Posts Tagged ‘perspective’

How Jay-Z’s “Blueprint 3″ Album Cover Was Shot Using a Projector and Paint

The photo above is the album cover for Jay-Z’s 2009 album Blueprint 3, featuring a photo of a pile of musical instruments and recording equipment with three red lines across the front. It might look Photoshopped — an easy way to create such an effect — but it was actually done with perspective trickery and good ol’ fashioned hard work.
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Baseball Fan Catches Home Run Balls with a Camera in the Other Hand

Die-hard Dodgers fan Bobby Crosby is the only person to ever film himself catching a home run at a Major League Baseball game. That’s not all though: over the past few years, he has also filmed himself catching tens of home runs during the batting practice prior to games, holding his baseball glove in one hand and his camera in the other. The video above, which is currently going viral online, shows Crosby’s amazing first person view of all but a few of those catches.
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Inside an Exclusive Leica Launch Party

Some weeks ago, I received an invitation from Leica for a special launch party they were planning to hold the day before Photokina 2012 opened. The event was titled LEICA – DAS WESENTLICHE, which translates to “The Essentials”. Aside from stating that there would be product premieres and “photographic and musical highlights”, the invitation did not reveal much else about the event, which went down this past Monday. Here’s a first-hand account of what it’s like to attend one of these Leica parties.
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Seagull Steals Camera, Films Itself Flying Off Into the Sunset

Be careful not to leave your camera unattended when animals are nearby — you never know what might happen. We’ve shared a number of videos in the past of animals such as monkeys, octopi, sharks, and seagulls “borrowing” cameras for their own purposes.

French tourist Nathalie Rollandin came across a camera-happy seagull recently. She was visiting the Golden Gate Bridge in San Francisco, when she set her GoPro camera down while its was recording. Before she knew it, the camera was being carried away in the mouth of an artsy gull. Once the bird was a safe distance away, it set the camera down and recorded some beautiful footage of itself flying away into the sunset.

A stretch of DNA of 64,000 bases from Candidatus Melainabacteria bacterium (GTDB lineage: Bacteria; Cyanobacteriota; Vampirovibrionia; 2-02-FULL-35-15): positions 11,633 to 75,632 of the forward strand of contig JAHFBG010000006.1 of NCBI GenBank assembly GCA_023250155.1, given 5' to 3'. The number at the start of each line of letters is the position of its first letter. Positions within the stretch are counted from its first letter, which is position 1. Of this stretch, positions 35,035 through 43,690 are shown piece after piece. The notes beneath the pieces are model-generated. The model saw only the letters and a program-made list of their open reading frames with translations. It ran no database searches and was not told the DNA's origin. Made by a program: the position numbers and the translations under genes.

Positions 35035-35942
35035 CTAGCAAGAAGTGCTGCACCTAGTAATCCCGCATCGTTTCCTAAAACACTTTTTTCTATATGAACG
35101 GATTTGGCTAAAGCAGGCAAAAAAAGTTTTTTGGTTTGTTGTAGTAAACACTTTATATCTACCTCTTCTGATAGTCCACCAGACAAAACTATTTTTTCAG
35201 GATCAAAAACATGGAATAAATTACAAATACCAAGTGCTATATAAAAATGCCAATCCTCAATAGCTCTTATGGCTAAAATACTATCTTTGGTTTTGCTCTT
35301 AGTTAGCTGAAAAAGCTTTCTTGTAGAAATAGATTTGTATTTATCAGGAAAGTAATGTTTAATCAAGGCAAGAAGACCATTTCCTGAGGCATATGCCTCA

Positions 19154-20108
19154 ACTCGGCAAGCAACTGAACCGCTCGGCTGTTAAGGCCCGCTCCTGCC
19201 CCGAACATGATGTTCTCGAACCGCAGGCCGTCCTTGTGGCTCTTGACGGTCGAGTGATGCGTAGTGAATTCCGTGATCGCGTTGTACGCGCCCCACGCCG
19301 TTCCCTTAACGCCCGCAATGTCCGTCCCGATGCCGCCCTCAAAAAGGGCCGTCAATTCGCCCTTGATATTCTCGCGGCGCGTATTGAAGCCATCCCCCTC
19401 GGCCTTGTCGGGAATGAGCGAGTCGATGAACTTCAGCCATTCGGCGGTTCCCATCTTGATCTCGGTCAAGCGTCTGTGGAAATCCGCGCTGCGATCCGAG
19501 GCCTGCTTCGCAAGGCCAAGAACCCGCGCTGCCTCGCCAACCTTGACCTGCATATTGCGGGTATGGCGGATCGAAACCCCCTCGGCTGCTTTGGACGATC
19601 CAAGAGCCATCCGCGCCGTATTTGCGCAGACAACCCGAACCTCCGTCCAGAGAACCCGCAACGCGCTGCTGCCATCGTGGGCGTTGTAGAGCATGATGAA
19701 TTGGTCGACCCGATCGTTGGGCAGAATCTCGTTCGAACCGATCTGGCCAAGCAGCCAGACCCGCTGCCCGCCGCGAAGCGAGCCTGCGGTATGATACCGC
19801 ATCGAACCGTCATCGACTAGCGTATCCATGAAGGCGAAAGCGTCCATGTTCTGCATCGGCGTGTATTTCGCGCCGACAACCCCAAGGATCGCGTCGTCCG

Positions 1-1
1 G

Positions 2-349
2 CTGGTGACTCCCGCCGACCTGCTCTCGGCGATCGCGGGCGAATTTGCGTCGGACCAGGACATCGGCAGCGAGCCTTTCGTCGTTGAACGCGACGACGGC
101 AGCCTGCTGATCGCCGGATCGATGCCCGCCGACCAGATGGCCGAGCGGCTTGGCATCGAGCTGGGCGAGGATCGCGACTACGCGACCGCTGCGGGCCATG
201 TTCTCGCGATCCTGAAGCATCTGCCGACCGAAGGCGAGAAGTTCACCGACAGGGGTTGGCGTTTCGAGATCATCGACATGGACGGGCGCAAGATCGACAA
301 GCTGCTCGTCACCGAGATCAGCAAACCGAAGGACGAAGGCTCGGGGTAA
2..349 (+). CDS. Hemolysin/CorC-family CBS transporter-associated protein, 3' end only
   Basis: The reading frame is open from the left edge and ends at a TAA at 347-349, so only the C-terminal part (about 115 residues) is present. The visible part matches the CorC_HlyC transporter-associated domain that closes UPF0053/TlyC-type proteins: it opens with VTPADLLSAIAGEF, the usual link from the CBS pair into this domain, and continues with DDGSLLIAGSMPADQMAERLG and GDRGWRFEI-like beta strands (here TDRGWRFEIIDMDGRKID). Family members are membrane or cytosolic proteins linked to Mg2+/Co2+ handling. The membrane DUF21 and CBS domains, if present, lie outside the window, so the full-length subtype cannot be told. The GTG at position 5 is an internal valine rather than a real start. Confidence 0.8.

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Photograph of a Face Created by Carefully Arranging Food on a Table

The folks at Mexican agency Golpeavisa were recently tasked with creating a portrait of world-renowned Danish chef René Redzepi for a cover of ClasePremier magazine. Instead of doing a digital illustration like they’ve done before, they decided to flex their creative muscles and try their hand at making a portrait out of food using perspective photography. After a good deal of planning and setting up, the cover above is what resulted.
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Gravity-Defying Shots Created Using a Featureless Room

For its 2010 lookbook, Swedish fashion brand Courtrai Apparel created some gravity-defying shots of a guy floating in a featureless room. Rather than use fancy computer trickery, they used the same perspective trick as the Carl Kleiner project we shared a couple days ago.
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Supercut of One-Point Perspective Shots from Stanley Kubrick Films

A one-point perspective photograph is one in which there exists only a single vanishing point. Parallel lines in the scene all converge on that single point, leading away from the viewer. It can be used for interesting compositions, especially if that vanishing point is placed at the intersection points of the rule of thirds.

Filmmaker Stanley Kubrick has a habit of using one-point perspective for dramatic effect, often with the vanishing point in the dead center of the frame, disorienting the viewer and creating tension for his scenes. Film enthusiast kogonada recently took a bunch of Kubrick films, collected the shots showing this technique, and created the interesting supercut seen above.
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Minimalist Gravity-Defying Photos Using String and Perspective

Photographer Carl Kleiner, the man behind IKEA’s beautiful baking recipe and kitchen item photographs, has a delightful new series of images that features things neatly arranged in mid-air instead of on a table. More specifically, each of the shots uses simply trickery to make household objects look like they’re floating in a blue room.
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Magical Photos of a Person Playing with the Moon

Astrophotographer Laurent Laveder has a delightful series of photographs titled Moon Games that feature creative photographs shot as the moon hangs low over a hill. Laveder’s subjects play with the moon as if it’s a glowing sphere here on Earth. In one shot it’s a reading lamp, and in another it’s a framed art piece waiting to be hung. The photos are sure to make you want to find your own hill so you can play with the moon yourself!
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Why the Camera Adds 10 Pounds: Seeing Ourselves In Pictures

A week ago, a short TED talk by Duncan Davidson called “Why do we hate seeing photos of ourselves” went viral in the blogosphere. While I agree with Duncan’s main premise that part of the issue is that we are used to seeing a mirror image of ourselves, I think it goes deeper.
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